down memory lane History & Culture

Remembering the Sahibs

ONCE UPON A TIME...he Flagstaff Tower is an important symbol of Indo-British history

ONCE UPON A TIME...he Flagstaff Tower is an important symbol of Indo-British history   | Photo Credit: Sushil Kumar Verma

Decorated with interesting aliases by locals, many British officers became a part of the cityscape of Delhi and Agra

Mr Mcleod was an old-world sahib of Delhi and his friend in Agra (where he went every November to build the ‘Altar of Repose’ for Phoolon-ki-Id) was Mr Webb. The latter fondly called him ‘Langra Sahib’ because of a permanent limp due to a war-time injury. But like him Mr Webb too was dressed in khaki shorts, half-sleeved shirt and stockings, with a sola-hat on his head. He walked passed Ghattia Azam Khan with a shopping bag on his way to Phulatti Bazar. Mr Webb used to live near the Neharwali kothi, so named because it was built on a stream that was part of the Delhi-Agra Canal. Later he shifted to the vicinity of the YWCA where existed Fantasia, a one-time abode of an Anglo-Indian official and writer J. F. Fanthome. Also cycling down from that area was a moustached Rajput Sirdar, shirt tucked into breeches, wearing riding boots and a starched turban with a silver-headed cane under his armpit. Webb was quite fair, though sun-burnt, of medium build with an aquiline nose, light blue eyes and hair parted at the side as per the style of the 1930s. He was a confirmed bachelor and spoke Hindustani with ease. Butcher Barati and his son, Sharfu, were among his admirers, though they confessed that he was an eccentric sahib who frequented the shrine of Shah Abul Ullah on Thursdays after most of the devotees had left. “Kya jalwa tha kal raat ko”! (what an aura there was last night), he would remark. Then followed a discourse on Sufism.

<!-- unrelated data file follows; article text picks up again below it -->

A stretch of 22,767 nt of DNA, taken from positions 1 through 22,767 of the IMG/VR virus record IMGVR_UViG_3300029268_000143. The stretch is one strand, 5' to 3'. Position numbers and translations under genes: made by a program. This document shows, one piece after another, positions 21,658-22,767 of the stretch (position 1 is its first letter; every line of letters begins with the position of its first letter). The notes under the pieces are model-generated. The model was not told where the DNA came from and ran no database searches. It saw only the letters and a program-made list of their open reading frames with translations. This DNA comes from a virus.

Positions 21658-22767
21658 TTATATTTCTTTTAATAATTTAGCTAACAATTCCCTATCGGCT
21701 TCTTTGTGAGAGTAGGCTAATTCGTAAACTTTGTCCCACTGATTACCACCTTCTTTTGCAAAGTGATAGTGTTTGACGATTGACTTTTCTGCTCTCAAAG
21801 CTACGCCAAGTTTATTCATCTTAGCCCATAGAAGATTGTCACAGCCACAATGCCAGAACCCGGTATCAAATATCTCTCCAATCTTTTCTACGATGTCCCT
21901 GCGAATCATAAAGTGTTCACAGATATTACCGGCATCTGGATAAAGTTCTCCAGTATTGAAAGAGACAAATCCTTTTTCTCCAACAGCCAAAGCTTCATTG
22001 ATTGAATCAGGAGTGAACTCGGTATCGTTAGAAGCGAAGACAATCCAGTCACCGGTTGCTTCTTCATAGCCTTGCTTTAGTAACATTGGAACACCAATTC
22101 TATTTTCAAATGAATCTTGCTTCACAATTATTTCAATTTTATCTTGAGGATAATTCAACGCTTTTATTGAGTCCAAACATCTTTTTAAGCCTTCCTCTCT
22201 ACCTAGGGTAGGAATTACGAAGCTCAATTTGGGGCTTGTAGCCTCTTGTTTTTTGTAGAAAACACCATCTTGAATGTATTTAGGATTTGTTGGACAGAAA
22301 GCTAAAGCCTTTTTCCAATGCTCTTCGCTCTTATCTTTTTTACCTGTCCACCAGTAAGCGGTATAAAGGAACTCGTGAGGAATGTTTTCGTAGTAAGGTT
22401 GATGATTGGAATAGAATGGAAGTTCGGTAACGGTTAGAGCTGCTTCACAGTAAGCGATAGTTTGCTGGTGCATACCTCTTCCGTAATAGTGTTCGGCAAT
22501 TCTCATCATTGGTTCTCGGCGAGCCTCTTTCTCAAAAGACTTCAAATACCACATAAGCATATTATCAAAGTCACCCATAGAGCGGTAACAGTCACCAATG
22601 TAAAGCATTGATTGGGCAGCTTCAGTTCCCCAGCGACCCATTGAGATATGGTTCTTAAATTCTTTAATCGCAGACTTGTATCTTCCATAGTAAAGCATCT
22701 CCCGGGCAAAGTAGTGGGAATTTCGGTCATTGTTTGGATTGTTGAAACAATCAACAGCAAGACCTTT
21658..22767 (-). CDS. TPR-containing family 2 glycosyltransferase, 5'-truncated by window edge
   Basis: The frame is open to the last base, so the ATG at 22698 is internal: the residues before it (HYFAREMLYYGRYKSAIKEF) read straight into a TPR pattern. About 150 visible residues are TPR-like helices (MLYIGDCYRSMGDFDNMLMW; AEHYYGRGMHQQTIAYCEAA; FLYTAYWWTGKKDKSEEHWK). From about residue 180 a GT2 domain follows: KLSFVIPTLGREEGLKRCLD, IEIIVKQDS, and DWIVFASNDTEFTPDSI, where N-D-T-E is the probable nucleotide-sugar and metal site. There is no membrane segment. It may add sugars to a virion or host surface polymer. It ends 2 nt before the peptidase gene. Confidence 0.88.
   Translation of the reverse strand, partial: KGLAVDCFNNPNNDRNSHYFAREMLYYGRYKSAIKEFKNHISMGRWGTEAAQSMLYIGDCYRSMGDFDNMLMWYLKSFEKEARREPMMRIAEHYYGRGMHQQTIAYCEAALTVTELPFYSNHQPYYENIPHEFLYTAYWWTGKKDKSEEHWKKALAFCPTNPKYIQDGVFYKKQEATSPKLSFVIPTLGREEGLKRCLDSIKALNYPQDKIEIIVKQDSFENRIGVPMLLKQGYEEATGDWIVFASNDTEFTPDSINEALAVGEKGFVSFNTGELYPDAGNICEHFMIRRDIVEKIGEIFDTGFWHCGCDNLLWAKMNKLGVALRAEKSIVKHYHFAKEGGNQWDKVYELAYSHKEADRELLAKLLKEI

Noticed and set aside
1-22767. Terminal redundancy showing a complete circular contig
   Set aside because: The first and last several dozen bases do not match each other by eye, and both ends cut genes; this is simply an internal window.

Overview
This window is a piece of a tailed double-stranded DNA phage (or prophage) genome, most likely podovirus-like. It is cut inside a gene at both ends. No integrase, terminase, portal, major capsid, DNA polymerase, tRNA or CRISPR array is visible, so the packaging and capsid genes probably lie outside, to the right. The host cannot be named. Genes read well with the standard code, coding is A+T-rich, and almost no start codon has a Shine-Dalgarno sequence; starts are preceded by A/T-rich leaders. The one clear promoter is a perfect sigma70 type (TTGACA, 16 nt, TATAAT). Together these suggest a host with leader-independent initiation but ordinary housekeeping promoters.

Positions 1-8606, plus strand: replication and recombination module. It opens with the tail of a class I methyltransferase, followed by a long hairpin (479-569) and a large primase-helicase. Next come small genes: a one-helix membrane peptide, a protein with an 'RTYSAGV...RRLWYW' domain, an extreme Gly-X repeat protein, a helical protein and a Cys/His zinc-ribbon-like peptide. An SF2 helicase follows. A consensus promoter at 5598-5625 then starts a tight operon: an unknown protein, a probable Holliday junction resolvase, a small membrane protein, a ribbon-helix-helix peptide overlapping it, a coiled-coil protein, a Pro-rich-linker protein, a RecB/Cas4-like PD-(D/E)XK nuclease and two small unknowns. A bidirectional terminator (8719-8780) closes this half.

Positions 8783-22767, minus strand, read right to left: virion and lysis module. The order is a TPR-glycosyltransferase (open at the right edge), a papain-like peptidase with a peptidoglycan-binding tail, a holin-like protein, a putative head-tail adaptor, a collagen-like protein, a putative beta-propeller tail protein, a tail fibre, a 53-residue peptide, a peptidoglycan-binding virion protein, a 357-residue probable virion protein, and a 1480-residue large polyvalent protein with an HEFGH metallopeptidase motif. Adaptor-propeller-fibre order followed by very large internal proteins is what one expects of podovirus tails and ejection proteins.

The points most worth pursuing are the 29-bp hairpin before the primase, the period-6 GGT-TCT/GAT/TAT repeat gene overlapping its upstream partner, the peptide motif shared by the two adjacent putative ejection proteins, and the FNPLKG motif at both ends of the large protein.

One day he appeared at the home of the Jacksons, with his brother Sydney who lived in some other town. The purpose was to fix a match for him. Things did not work out and Sydney went back to where he had come from to resume his bachelor existence. “Who wants a wife when one is happy otherwise,” remarked Webb with a sigh of relief when someone asked him about it. A contrast to him was Alexander Sahib, who used to come every Sunday to buy mince and groceries, cycling all the way from Saunt-ki-Mandi, near which was the Mental Hospital. He was an incredibly thin man, wearing full-sleeved shirt, broad-bottomed trousers, held apart with clips, a tie with a fancy pin and a small sola-topee to fit his head. Alexander looked like an emaciated incarnation of Sherlock Holmes, a long cigarette stuck between his thin lips.

Then there was Mr Hines tall, fair, slim as a reed and always accompanied on Sunday mornings by his pretty wife and son Kenneth. He had been in the RAF but met with an air accident as a result of which his intestines were so badly damaged that he could hardly eat solids. But the irony was that he was a very good cook and continued to make tasty week-end dishes for his wife, son and their acquaintance, the hunter Cyrill Thomas. They used to stay in the old house of the Michaels, the family to which Mrs Hines belonged.